How much the man decides to spend on an engagement ring is for the most part up to him. The payment of bride-price, however, involves negotiations between the two families, but the bride’s family ultimately can refuse the offered sum (thus preventing the marriage) if they deem it to be too low.
- Selecting a ring is personal
Compared to giving cash (as is now the common form of bride-price payments), picking the right ring style for the woman is a very personal task, which possibly is why the diamond ring gesture might seem more like a gift than a transaction.
Perhaps it’s these elements of the engagement ring tradition that help to explain why many men I spoke to on this subject of buying a ring were either neutral about it or really enthusiastic about it. Some guys really like the physical symbol of the commitment, and others also like the idea of “marking their territory,” which I guess is romantic in an animal kingdom kind of way. Some thought that the ring idea is silly but would go along with it anyways.
I was unsuccessful in finding research that explored links between the engagement ring custom and the abuse of women’s rights in marriage. By comparison, there are many studies that investigate the relationship between the bridewealth tradition and women’s rights. While a lack of evidence doesn’t necessarily mean that the engagement ring tradition has no negative effect at all on women in marriage superficially, it does seem like the modern day practice is at least less detrimental to women than the bride-price custom.
Having said that
The diamond engagement ring tradition comes with its own shortcomings.
Diamond engagement rings only became so prolific in the 1940s thanks to a diamond supplier monopoly: the De Beers diamond company, founded by British explorer (read: colonialist) Cecil John Rhodes. Long story short, through some price fixing and what is probably the most successful advertising campaign of all time, diamond rings became part and parcel of the marriage proposal. As explained by Freakonomics Radio, the charade continues today as consumers continue to buy diamonds at massively inflated prices, even though diamonds are actually not as rare as they’re purported to be. This marketing ploy, infuriating yet impressive at the same time, really irks me.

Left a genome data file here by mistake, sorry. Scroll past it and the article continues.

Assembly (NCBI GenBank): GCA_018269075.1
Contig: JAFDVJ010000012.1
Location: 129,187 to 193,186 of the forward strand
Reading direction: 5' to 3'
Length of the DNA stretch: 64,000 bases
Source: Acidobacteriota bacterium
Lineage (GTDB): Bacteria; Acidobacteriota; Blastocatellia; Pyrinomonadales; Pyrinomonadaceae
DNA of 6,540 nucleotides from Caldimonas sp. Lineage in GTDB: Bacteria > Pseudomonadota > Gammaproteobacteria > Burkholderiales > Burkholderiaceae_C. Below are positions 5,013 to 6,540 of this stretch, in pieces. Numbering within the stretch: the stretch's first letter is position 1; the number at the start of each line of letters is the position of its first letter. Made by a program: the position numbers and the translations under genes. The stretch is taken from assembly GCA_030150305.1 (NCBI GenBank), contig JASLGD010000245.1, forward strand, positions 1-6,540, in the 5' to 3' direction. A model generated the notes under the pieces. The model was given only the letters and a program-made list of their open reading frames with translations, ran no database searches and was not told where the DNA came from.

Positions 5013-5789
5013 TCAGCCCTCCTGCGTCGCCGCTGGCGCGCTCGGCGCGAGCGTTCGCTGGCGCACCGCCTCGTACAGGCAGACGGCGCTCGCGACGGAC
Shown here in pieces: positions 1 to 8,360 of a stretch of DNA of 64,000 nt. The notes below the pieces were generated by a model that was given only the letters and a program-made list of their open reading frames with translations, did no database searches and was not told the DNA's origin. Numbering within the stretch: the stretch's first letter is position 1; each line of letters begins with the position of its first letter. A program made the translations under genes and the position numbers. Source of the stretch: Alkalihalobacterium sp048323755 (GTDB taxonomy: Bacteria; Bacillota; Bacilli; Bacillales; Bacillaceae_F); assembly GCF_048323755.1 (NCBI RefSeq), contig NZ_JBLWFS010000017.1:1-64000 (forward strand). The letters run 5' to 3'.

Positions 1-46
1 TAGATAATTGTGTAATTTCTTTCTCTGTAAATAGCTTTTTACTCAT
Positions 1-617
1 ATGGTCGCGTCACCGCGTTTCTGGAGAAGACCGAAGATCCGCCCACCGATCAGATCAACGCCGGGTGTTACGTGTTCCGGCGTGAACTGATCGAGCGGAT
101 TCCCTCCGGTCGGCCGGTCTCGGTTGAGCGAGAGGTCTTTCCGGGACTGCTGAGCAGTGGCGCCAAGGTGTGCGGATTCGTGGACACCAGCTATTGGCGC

Also, tied up in the diamond engagement ring tradition is a strong notion that there is a minimum amount of money that should be spent on said ring to really prove your love for your partner. It’s the usual suspects to blame for this idea. As noted in a New York Times article, De Beers’ advertising agency N. W. Ayer & Son launched an ad campaign in the 1980s with the line, “Isn’t two months’ salary a small price to pay for something that lasts forever?” Boooooo.
At the end of the day
How other people want to express their love for and commitment to each other is up to them. If you show me your diamond engagement ring, I’ll be happy for you and even ooh and aah at it (since diamonds are pretty after all). But for me, as someone who doesn’t even like to wear jewelry all that much, I’d probably get about the same amount of utility from wearing an engagement ring as I do watching a Tyler Perry movie — very little to none. I’d much prefer an engagement vacation or a joint brokerage account with some money already in the kitty for our future.